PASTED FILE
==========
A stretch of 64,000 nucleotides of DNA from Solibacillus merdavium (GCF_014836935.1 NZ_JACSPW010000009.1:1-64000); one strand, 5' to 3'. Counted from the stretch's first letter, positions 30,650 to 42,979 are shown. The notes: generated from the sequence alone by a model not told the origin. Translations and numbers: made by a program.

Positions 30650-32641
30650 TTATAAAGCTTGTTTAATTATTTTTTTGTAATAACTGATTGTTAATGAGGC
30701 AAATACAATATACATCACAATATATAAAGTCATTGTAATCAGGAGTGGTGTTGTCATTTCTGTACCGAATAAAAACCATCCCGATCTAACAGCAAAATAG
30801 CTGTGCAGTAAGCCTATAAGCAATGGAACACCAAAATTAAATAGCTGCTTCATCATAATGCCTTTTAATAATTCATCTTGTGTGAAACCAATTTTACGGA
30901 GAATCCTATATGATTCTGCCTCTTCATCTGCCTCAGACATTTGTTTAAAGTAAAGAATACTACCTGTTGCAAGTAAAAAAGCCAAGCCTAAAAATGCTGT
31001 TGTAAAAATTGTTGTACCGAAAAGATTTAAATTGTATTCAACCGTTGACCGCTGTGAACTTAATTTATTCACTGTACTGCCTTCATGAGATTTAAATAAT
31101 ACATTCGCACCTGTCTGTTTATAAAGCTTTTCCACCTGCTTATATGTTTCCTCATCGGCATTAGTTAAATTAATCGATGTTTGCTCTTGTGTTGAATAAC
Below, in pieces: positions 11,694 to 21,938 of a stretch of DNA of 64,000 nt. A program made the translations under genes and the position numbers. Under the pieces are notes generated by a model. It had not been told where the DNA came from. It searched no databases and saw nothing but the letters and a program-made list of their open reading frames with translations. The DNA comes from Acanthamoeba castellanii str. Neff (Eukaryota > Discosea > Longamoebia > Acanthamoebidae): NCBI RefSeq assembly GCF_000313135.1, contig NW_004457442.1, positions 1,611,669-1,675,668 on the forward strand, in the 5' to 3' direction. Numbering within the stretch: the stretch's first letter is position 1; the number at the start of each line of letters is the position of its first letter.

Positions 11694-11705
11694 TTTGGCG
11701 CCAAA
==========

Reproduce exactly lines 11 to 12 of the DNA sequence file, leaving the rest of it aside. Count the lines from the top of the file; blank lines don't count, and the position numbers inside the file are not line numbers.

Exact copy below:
11694 TTTGGCG
11701 CCAAA